Horse Manure Key To Streamlining Biofuel Production

My sister-in-law owns a horse farm. She has up to 20 horses in her care at any given time. That many horses means a lot of manure. Not only do you have to muck the stalls to rid the area of waste, but you also have to take that waste and dispose of it – unless you want a heaping pile of . . . well, you know what. At my sister-in-law's, the manure is tractored out and spread over their back 20 acres of land.

Horse manure has some practical uses – you can fill holes in the yard or fertilize your garden and roses. But remember, horses eat what we consider weeds, so in addition to helping your garden grow, you'll also grow weeds.

But who knew horse manure held the key to economical production of biofuels from non-food plant material.

According to research was presented at a meeting of the American Chemical Society, in an effort to use corn stalks, grass and other non-food plants to make biofuels, scientists described the discovery of a potential treasure-trove of candidate enzymes in fungi thriving in the feces and intestinal tracts of horses.

Michelle A. O'Malley, Ph.D., explained that cellulose is the raw material for making biofuels from non-food plant materials. Cellulose, however, is sealed away inside a tough network of lignin within the cell walls of plants. To produce biofuels from these materials, lignin must be removed through an expensive pretreatment process. Then, a collection of enzymes breaks cellulose down into sugars. Finally, in a process much like production of beer or wine, those sugars become food for microbes to ferment into alcohol for fuel, ingredients for plastics and other materials.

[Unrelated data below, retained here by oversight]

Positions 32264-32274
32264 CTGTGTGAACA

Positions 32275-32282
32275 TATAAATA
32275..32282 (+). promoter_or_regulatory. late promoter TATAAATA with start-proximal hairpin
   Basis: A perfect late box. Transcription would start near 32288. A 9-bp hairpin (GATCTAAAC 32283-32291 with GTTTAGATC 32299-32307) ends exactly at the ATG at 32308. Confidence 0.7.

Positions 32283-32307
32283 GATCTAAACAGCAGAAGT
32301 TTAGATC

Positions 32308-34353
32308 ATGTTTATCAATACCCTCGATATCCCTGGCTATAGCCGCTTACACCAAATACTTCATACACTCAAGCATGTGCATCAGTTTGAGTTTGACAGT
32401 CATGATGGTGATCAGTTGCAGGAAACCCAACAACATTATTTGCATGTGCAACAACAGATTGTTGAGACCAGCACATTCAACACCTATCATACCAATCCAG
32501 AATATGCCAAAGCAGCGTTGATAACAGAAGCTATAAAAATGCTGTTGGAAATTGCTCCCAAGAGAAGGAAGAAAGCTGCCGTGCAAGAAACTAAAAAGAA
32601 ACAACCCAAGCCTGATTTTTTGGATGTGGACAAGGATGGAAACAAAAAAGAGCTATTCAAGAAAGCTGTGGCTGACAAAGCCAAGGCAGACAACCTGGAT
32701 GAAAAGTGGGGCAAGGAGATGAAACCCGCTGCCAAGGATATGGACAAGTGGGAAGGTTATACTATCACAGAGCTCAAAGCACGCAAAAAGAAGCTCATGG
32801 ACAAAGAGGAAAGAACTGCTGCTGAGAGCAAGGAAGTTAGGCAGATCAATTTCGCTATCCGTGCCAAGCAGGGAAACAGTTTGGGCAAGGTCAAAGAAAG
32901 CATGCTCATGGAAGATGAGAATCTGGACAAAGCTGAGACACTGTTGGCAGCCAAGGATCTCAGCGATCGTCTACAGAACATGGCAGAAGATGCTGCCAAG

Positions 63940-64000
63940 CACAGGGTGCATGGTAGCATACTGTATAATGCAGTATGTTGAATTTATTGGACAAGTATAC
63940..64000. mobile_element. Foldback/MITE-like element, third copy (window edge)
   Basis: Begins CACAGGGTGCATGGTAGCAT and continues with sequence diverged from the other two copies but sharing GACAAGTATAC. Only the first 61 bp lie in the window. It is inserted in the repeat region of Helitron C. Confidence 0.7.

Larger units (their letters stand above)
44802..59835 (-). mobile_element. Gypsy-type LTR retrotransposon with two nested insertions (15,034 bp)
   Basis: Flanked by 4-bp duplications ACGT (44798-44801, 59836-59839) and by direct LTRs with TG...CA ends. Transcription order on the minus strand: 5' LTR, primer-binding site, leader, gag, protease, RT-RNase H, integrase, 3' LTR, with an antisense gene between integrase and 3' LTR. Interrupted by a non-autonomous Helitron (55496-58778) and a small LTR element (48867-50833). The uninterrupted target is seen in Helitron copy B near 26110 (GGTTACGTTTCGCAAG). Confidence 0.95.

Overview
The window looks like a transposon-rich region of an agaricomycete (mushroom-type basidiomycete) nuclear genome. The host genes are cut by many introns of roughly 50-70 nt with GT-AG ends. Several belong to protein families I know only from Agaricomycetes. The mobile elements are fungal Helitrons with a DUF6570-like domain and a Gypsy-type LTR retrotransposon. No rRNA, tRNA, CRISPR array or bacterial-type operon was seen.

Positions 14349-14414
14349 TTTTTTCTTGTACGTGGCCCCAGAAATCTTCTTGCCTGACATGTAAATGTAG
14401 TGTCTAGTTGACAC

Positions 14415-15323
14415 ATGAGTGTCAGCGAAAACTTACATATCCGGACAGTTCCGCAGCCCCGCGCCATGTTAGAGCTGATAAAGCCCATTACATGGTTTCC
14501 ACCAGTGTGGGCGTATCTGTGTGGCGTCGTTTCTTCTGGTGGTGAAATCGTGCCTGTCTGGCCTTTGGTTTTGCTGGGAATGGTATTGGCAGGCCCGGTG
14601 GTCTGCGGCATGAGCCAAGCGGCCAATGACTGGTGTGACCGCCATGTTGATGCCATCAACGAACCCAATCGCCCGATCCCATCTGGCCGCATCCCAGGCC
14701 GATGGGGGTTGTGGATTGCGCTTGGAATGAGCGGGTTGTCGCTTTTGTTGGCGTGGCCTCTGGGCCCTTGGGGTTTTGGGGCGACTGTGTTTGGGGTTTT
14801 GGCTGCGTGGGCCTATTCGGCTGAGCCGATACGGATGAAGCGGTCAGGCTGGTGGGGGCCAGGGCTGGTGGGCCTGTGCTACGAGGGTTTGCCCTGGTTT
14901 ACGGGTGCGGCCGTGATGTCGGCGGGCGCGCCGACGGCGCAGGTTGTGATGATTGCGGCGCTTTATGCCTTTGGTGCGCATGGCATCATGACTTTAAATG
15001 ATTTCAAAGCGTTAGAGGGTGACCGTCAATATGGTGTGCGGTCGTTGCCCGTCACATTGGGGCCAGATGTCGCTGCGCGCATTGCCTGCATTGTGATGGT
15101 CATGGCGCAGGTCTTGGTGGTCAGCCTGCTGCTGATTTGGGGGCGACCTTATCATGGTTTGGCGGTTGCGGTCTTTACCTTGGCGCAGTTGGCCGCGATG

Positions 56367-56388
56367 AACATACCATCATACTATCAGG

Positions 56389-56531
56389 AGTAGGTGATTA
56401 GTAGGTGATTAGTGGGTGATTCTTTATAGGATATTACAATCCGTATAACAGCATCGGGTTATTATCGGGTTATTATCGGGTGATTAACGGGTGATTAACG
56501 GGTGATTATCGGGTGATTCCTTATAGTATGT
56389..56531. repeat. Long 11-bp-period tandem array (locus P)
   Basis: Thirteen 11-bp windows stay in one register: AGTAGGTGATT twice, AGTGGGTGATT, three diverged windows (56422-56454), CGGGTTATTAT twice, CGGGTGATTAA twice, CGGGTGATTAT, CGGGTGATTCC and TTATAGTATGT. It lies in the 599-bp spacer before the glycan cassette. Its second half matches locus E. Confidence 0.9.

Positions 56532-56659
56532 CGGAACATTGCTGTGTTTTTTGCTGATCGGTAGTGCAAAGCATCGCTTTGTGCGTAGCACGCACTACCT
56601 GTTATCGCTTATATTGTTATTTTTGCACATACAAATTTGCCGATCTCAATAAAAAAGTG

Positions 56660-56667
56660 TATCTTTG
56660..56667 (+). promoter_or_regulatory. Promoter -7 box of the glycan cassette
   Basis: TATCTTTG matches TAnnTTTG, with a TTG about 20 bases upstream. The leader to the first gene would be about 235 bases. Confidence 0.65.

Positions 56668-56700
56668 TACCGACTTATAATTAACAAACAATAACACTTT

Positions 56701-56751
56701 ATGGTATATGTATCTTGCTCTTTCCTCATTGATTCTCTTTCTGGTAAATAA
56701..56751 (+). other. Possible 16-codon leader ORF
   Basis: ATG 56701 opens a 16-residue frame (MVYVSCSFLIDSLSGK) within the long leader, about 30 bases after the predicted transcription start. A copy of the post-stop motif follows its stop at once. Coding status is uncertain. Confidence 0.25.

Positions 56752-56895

“Nature has made it very difficult and expensive to access the cellulose in plants. Additionally, we need to find the best enzyme mixture to convert that cellulose into sugar,” says O’Malley. “We have discovered a fungus from the digestive tract of a horse that addresses both issues — it thrives on lignin-rich plants and converts these materials into sugars for the animal. It is a potential treasure trove of enzymes for solving this problem and reducing the cost of biofuels.”

I can't wait to tell my sister-in-law about the potential for all the horse manure she shovels each day. Who knows – maybe she can parlay her piles of dung into dollars. Or at the very least, her very own biofuel.

Read all about it via the ACS site.

Traci-bio-photo.jpgTraci Purdum

Senior Digital Editor and weekend stall mucker.

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